«‘Whatever you do, do the right thing’, that’s the way he operates and that’s what put him on my radar,» Paradice said.
«He’s big on the environmental side of things like I am and he’s basically into doing the right thing, which I am too. To be at the top of your game you have to be highly talented and focused but you do see that a lot of top guys go AWOL and do stupid things.
«I have a huge regard for him, which is why I support him.»
Like the Salteri family of Transfield and Tenix fame, who funded Israel Folau until mid-last year, Paradice, worth $519 million last year, is one of a number of private individuals donating to the game through the Australian Rugby Foundation.
The ARF is the game’s national fundraising body set up by Rugby Australia, with big plans to create a self-sustaining ‘future fund’ in the next couple of years.
Pocock and Folau were connected with their wealthy and hitherto anonymous backers, who made tax deductible donations to the foundation’s high performance arm. Tony and Josephine Sukkar, the founders of construction company Buildcorp, are also well-known donors to rugby through direct sponsorships, fundraising and donations to the ARF.
Paradice was flown to Padova from Argentina in November to watch the Wallabies play Italy, heading into the dressing rooms to catch up with Pocock after the match.
He told the Herald he had no method for choosing his targets but was drawn to unique characters, getting involved with Evans well before his historic Tour de France victory in 2011.
He also backed Hayne for a time, but the pair ended their relationship, reportedly by «mutual agreement», soon after Hayne returned from the US and a brief foray into the NFL.
«I supported Cadel before he won the Tour de France, one because he was a good guy, with the drive and will to succeed, and two because I thought he was a good citizen with a moral compass in the right direction,» Paradice said.
«I supported Jarryd at the time because I like people that get out on top. Everybody said ‘you’re at the top of your game (in the NRL)’ but he wanted something different. It happened to me when I started my business up a few years ago. I took a big risk and had everything to lose. So I’m sympathetic with that kind of philosophy towards life.»
The ARF declined to comment on arrangements with any of their donors.
Pocock and RA were heavily criticised for the John Eales Medalist’s current deal, which included a sabbatical year in 2017.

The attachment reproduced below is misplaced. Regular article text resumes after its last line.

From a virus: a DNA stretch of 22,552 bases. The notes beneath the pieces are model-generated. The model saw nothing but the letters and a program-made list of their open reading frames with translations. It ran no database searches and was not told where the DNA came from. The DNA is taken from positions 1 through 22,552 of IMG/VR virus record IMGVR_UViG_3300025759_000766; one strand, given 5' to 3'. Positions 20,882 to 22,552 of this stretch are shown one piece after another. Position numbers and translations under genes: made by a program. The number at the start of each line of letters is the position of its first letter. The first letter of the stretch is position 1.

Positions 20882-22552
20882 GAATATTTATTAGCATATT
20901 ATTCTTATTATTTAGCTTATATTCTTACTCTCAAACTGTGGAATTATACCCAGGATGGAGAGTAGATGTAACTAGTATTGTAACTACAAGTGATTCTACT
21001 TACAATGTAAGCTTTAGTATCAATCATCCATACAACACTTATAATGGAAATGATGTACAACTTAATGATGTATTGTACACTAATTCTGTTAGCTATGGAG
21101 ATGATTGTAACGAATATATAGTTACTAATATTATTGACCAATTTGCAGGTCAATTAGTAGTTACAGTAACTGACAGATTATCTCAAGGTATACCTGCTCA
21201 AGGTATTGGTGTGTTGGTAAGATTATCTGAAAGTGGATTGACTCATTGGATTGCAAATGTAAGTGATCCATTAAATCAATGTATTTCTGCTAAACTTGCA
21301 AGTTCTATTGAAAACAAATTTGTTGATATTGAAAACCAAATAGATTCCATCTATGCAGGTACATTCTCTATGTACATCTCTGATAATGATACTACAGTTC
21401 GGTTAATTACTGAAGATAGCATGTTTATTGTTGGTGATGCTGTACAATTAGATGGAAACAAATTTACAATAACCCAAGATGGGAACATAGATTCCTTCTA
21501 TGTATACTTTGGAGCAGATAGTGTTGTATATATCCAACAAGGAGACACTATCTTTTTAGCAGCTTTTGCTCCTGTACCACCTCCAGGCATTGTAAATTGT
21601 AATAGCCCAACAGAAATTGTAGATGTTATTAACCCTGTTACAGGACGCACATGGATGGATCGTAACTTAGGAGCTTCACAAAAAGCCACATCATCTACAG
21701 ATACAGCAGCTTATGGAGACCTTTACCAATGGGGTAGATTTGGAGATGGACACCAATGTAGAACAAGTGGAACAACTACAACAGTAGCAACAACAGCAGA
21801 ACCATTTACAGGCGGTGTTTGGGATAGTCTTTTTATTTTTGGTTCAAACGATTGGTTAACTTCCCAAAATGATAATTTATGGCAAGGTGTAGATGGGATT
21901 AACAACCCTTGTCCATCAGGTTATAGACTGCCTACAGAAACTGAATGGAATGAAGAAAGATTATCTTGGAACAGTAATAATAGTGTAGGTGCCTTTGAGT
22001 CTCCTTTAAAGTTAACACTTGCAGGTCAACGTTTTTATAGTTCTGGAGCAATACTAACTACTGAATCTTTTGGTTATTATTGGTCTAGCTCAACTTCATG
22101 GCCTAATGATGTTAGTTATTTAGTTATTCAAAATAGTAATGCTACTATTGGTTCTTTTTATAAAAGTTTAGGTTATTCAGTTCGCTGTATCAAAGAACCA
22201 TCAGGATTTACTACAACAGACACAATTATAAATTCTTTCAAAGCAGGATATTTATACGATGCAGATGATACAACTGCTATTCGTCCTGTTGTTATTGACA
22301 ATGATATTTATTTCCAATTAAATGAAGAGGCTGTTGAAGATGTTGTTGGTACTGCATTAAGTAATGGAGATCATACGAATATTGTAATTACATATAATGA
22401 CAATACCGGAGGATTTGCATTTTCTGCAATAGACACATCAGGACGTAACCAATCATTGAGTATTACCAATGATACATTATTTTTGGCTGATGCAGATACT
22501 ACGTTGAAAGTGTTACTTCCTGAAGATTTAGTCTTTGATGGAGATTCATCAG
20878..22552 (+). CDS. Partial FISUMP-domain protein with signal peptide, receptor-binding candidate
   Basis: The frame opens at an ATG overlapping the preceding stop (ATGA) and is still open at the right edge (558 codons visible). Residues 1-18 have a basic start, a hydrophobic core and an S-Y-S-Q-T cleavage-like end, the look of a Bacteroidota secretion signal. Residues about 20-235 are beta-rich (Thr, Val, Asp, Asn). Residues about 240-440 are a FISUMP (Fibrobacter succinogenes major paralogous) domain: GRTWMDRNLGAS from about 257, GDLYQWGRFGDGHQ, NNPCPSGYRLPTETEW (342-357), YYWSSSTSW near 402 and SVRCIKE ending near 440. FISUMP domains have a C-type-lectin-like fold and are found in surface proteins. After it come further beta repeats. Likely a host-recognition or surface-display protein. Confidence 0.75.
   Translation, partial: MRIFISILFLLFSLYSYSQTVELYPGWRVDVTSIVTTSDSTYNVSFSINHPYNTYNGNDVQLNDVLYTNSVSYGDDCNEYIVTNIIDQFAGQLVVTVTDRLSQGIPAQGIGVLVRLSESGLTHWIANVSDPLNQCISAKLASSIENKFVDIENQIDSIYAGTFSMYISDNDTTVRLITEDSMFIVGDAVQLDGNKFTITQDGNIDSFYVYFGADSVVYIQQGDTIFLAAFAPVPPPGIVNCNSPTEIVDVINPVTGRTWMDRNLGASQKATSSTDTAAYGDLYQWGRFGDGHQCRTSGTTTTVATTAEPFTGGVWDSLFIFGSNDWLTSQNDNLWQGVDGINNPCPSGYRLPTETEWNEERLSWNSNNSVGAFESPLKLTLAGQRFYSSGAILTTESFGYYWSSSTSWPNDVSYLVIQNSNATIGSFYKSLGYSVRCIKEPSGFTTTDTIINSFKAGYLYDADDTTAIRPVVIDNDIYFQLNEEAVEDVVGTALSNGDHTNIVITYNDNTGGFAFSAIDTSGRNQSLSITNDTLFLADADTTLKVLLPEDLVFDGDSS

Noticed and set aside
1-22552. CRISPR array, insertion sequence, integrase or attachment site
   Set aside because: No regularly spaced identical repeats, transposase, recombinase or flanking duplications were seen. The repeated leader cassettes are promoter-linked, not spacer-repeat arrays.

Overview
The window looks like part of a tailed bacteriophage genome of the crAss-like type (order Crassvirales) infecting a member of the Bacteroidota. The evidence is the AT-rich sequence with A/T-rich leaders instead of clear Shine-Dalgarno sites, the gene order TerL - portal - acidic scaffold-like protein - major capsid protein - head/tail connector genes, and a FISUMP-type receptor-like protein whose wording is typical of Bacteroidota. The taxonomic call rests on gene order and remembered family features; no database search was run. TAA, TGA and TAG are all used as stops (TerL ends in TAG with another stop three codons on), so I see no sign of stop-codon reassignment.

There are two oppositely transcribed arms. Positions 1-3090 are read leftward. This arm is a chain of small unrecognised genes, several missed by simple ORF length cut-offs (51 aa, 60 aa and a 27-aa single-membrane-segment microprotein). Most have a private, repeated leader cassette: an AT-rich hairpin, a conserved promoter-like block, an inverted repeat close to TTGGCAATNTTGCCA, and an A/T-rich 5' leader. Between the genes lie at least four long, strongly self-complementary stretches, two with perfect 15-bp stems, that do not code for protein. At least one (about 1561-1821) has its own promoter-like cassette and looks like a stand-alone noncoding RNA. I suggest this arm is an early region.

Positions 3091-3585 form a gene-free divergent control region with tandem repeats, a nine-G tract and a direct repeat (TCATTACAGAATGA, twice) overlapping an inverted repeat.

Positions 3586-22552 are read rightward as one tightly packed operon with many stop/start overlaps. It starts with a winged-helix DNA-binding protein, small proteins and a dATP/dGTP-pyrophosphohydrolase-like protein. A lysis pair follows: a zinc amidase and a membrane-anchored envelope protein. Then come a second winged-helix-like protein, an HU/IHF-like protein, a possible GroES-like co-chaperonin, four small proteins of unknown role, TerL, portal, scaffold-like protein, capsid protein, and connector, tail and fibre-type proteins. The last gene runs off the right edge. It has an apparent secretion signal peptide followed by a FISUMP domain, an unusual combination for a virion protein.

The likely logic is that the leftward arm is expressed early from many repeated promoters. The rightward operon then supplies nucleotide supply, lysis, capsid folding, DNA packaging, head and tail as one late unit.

Now coming to the end of the agreement but with a World Cup drawing close, Pocock is yet to indicate whether he will play on beyond the end of this year as he battles ongoing neck problems.
He told the Canberra Times last weekhe had started specialist training to help his neck cope with being targeted by opposition teams.
«My focus in the break was to get my body right and work on things,» Pocock said.
«I’ve seen a few specialists about my neck and I’ve been doing a lot of work with Tom Emerson at Praksis in Phillip to strengthen it. That’s been great with some movement and flexibility stuff, as well as some other stuff in the gym.
«I’m hoping I can get it strong and healthy again. It’s feeling good [at the moment] but I haven’t done contact for a while. I’ve been pain free for a few weeks now, but we’ll see how we go when I get back into contact.»
Paradice returned home to Australia recently after some years abroad, and said he was open to making new connections.
«Everybody can relate to sport, everyone looks up to Roger Federer. There’s a lot of guys out there like that who have good hearts and if I can help them achieve their goals and if people see them as role models, follow their lead and make the community a better place, then I think that’s a good thing,» he said.
«The conservation and environmental work that David does, if he can influence a few people in the community to do the right thing, then that’s worthwhile. I’m not just going to support a really good footballer to play football. There’s got to be something else, for me anyway.»
Georgina Robinson is the chief rugby reporter for The Sydney Morning Herald.